Visit windpowermonthlyevents.com for the latest on our upcoming conferences and webcasts

Japan

Japan

Business: Mitsubishi to build disputed turbine - New plant will make 2.4 MW model

Mitsubishi Heavy Industries (MHI) has upped the ante in its patent fight with General Electric (GE) by confirming plans to assemble its flagship 2.4 MW turbine in Arkansas in the US.

Mitsubishi awaits final ruling on whether its 2.4 MW machine infringes General Electric patents
Mitsubishi awaits final ruling on whether its 2.4 MW machine infringes General Electric patents

The 2.4 MW model turbine is at the centre of a multi-million-dollar fight between the rivals that could lead to imports of the turbine being banned.

Jonathan Wang, manager of corporate planning for Mitsubishi Power Systems America, verified that the Arkansas plant would assemble MHI's 2.4 MW turbines. But he would not comment on the practicalities in the context of the legal dispute.

The $100 million assembly plant, to be built in Fort Smith, is to employ 400 people. The Arkansas state government has offered MHI a package including $3.75 million for site preparation and infrastructure. The plant will also be eligible for a 16-year break on state income tax and a refund of some sales and use taxes. Construction will start by early 2011 and operations by 2012.

The news comes as the US International Trade Commission (ITC) is reviewing a judge's preliminary finding that the turbine infringes three GE patents and that imports should be banned. The ITC, to issue a final ruling by December 7, only has jurisdiction over imports and not domestic activity. MHI's recourse, if it loses the next ITC round, would be to appeal to a US district court, which could take up to two years.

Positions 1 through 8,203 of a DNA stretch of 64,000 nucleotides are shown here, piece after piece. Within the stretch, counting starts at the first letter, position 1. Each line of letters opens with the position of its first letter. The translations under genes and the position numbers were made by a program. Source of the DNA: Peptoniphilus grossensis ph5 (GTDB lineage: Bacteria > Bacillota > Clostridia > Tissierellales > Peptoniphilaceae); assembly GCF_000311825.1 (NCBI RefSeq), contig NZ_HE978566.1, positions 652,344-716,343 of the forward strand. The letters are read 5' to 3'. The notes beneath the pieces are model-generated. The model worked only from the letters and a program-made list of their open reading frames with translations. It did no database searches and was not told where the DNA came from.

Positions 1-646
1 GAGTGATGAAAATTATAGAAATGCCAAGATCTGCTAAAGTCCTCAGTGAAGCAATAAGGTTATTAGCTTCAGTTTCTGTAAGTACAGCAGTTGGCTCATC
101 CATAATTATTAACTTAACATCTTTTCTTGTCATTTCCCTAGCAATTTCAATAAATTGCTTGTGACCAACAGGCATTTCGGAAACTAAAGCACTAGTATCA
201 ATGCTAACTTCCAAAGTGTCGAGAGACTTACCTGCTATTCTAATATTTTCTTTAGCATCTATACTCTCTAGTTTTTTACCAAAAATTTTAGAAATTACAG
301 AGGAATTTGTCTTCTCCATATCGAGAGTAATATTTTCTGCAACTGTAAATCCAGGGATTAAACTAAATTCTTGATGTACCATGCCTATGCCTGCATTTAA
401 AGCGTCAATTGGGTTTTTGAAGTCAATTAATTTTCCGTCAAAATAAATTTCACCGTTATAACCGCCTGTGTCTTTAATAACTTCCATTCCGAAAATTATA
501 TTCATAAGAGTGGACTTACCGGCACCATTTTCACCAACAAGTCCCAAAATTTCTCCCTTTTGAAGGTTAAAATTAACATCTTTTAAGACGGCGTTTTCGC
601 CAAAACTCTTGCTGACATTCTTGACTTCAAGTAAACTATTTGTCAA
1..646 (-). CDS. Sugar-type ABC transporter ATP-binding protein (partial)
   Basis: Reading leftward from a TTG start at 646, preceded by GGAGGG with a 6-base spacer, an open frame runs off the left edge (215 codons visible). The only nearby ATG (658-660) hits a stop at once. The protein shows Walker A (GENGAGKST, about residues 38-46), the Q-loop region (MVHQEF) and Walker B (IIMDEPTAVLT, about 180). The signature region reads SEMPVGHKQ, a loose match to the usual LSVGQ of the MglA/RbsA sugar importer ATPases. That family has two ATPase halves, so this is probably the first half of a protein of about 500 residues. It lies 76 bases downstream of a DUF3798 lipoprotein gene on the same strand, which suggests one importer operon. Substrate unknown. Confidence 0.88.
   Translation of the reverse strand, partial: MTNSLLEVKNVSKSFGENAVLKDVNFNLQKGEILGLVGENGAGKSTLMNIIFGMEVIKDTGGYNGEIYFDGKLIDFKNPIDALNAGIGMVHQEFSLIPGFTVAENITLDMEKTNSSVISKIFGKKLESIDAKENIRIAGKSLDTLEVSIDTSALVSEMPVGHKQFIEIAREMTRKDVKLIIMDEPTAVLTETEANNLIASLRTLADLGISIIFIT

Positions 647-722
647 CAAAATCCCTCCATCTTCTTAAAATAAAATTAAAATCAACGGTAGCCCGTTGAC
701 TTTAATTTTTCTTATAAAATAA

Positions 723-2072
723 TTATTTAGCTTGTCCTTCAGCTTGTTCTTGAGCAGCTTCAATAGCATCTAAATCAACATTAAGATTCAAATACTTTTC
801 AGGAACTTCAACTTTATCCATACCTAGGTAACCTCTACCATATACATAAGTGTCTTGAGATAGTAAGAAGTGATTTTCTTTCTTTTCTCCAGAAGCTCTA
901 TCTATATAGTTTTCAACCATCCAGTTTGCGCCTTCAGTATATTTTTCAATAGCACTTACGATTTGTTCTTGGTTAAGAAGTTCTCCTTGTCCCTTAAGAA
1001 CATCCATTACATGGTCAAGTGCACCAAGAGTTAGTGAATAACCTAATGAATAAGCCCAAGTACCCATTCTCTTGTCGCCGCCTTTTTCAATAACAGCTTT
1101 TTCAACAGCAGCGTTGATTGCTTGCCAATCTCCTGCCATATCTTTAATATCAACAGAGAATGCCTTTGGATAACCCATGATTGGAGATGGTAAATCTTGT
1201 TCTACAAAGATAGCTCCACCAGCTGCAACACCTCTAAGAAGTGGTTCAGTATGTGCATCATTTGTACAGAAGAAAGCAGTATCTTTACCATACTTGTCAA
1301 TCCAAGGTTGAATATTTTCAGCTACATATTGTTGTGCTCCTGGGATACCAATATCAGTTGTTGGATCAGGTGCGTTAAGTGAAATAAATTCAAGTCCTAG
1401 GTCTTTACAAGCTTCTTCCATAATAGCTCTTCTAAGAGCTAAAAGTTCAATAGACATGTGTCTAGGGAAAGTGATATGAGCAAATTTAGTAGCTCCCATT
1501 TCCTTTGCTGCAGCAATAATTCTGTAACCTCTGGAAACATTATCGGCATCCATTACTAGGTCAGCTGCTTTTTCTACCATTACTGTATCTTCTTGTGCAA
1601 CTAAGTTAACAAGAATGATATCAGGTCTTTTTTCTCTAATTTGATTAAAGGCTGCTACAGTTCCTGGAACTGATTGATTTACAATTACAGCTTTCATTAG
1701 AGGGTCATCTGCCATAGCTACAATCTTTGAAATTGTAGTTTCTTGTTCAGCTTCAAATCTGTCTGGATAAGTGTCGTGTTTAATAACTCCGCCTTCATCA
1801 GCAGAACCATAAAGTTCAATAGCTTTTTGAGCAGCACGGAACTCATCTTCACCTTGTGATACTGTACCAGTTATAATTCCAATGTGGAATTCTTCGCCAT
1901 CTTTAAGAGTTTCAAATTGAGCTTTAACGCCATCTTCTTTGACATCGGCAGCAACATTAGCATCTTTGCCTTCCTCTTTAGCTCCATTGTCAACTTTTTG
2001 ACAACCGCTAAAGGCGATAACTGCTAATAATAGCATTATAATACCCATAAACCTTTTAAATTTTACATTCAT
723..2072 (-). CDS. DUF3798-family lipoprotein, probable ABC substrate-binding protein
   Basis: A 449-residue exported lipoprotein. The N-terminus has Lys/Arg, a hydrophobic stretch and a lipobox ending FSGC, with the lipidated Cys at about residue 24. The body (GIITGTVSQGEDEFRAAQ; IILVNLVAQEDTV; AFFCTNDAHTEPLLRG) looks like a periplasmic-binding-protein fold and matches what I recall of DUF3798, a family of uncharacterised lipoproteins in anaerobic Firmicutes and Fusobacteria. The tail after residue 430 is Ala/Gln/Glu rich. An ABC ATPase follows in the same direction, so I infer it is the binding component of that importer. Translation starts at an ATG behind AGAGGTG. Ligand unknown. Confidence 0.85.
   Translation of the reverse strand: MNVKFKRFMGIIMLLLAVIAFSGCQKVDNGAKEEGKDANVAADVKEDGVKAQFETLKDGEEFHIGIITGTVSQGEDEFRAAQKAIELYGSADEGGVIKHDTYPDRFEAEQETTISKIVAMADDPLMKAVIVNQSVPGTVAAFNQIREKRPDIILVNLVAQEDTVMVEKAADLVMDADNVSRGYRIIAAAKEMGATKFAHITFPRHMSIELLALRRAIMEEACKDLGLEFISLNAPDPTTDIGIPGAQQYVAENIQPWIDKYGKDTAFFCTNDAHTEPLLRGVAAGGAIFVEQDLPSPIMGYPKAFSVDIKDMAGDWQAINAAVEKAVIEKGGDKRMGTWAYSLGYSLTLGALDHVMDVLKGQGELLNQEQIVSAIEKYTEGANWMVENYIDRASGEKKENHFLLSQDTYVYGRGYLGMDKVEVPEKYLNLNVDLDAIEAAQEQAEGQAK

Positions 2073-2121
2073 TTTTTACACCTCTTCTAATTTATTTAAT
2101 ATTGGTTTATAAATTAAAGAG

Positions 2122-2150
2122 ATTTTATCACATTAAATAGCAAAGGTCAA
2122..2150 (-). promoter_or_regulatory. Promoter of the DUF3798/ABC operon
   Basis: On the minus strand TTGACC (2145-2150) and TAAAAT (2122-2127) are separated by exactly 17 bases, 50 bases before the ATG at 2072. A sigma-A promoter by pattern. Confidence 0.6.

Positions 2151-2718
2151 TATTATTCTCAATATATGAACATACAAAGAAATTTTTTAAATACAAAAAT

Another lawsuit pending

In a separate lawsuit filed in Texas, GE is seeking an injunction to prevent the Japanese company from any further patent infringement. If an injunction were imposed, it could apply to all domestic activity that involves the disputed patents. The lawsuit has been shelved until the ITC case is resolved.

If GE prevails, MHI could re-engineer the turbine - a time-consuming process - or buy licenses from GE, as have other manufacturers for the US market. MHI could also attempt to license one of the disputed patents - 985, for low voltage ride through (LVRT) technology - from an alleged co-inventor, Thomas Wilkins (Windpower Monthly, November 2009). GE's 985 patent does not expire until 2023. The other vital GE patent at the core of the case - 039, for variable-speed technology - expires in January 2011, around the time when MHI says it will start building the Arkansas factory.

Before commenting please read our rules for commenting on articles.

If you see a comment you find offensive, you can flag it as inappropriate. In the top right-hand corner of an individual comment, you will see 'flag as inappropriate'. Clicking this prompts us to review the comment. For further information see our rules for commenting on articles.

comments powered by Disqus
Only [DAYS_LEFT] days Subscribe Now

Left of your Windpower Monthly free trial

Your free trial Subscribe Now

to Windpower Monthly has expired

Windpower Monthly Events

Search more than 4,500 companies in the Windpower Directory

Latest Jobs